Here come the tamarisk munchers | VailDaily.com
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Here come the tamarisk munchers

Sharon Sullivan
Vail CO, Colorado
Special to the DailyThe tamarisk leaf-eating beetle is being used to defoliate and kill tamarisk trees in Colorado, Utah and Nevada.
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GRAND JUNCTION ” Beetles are chewing up tamarisk trees at some sites near Moab, Utah, “like crazy,” said Dan Bean, who oversees a Colorado project in which the bugs will be unleashed to eat the so-called “noxious weeds.”

The tamarisk has spread up the Colorado River all the way to Eagle County. The beetles may be chowing down in Grand Junction later this year.

Originally from Asia, tamarisk trees have spread throughout the Southwest, and are notorious for sucking up huge amounts of water and crowding out native species, such as cottonwood and willow trees.



“(Colorado) currently loses to tamarisk trees the equivalent of 75 percent of what the Denver Water Board uses each year. Denver provides water to more than a million people,” said Tim Carlson, executive director of the Tamarisk Coalition ” a local nonprofit working to restore riparian lands.

U.S. Department of Agriculture entomologists went to northwestern China to retrieve the tamarisk leaf-eating beetles. In experimental release sites in Pueblo, Nevada and Utah, researchers are finding the insects are doing a good job of defoliating the tamarisk.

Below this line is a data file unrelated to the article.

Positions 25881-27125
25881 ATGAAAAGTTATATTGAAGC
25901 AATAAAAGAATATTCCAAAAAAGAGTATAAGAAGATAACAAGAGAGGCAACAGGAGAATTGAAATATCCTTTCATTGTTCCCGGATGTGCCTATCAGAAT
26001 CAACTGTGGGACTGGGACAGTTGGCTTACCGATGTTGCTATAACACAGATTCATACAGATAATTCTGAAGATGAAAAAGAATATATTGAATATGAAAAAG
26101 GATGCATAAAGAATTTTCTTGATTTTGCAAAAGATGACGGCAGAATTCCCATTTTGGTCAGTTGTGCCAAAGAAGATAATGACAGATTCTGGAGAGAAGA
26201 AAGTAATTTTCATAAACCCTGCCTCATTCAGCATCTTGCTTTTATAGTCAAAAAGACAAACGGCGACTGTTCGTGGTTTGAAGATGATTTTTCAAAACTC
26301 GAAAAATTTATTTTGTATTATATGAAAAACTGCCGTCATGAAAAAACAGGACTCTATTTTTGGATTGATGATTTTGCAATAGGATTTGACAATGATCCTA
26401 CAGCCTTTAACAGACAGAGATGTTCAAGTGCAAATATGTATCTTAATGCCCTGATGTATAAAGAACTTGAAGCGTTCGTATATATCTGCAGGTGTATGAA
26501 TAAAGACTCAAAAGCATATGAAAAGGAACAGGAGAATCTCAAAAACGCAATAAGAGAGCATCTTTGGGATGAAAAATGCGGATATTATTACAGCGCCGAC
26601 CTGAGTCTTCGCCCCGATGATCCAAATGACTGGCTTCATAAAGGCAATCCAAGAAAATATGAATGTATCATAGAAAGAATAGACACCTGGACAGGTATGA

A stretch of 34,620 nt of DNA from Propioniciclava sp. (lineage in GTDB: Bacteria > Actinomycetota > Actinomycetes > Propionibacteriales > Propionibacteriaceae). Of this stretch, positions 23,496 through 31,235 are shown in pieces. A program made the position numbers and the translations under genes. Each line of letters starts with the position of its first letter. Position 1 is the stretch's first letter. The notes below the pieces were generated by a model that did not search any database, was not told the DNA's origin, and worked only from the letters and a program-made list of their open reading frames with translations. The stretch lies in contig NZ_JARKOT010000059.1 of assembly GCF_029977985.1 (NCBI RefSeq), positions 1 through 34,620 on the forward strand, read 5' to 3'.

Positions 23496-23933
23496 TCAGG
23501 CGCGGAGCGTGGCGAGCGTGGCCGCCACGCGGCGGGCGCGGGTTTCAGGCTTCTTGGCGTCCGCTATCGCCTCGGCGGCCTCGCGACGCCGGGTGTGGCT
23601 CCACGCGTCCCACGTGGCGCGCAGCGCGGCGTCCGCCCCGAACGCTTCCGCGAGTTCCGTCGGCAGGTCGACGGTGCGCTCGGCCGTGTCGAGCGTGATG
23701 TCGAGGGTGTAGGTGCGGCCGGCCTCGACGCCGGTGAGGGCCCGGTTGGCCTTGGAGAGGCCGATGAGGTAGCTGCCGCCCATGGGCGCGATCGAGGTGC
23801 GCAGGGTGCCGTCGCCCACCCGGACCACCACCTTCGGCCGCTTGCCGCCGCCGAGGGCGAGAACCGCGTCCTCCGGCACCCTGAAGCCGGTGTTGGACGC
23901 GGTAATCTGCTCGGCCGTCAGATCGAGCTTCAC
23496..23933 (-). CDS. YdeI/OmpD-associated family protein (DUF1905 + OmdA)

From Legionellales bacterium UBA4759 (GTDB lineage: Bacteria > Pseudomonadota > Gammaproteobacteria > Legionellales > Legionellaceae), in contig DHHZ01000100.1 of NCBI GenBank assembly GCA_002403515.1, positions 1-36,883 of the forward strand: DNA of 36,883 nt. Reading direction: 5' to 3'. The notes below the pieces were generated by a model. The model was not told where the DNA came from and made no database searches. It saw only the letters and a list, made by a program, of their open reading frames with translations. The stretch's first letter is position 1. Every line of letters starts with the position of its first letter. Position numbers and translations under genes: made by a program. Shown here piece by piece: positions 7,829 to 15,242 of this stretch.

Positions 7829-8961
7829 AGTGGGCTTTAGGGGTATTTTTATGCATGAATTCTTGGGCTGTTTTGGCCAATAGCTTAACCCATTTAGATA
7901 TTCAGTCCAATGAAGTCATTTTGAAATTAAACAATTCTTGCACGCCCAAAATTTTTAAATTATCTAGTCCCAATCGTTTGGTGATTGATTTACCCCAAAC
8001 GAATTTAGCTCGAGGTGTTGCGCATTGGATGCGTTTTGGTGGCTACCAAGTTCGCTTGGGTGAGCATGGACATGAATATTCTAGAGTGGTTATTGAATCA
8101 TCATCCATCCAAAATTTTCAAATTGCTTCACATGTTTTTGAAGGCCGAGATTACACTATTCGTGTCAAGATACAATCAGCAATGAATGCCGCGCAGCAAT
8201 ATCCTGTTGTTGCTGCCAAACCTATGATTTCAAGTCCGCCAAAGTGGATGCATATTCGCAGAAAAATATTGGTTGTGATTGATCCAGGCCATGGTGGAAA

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The Tamarisk Coalition hopes to release beetles this year, at sites in Fruita and in Grand Junction along the Colorado and Gunnison rivers. Bean said he’s confident that once released, the beetles will go after only tamarisk ” and not agricultural trees.

Ten years of studying the beetle in quarantined facilities found that beetles did not eat agricultural crops.

Harry Talbott of Talbott Farms believes the beetle will actually benefit farmers.



“They’re very host-specific,” Talbott said. “They either eat the tamarisks or die. They’ll be eating plants that compete for the water supply. So they’ll be a huge benefit to us, by getting rid of the tamarisks.”

Tamarisk has spread to hundreds of thousands of acres in arid and semi-arid western states. Millions of dollars have been spent to manage the species to save water, reduce fire hazard, improve wildlife habitat, and restore native vegetation.

In Eagle County, groups have cleared the weeds from stretches of the Colorado and Eagle rivers.


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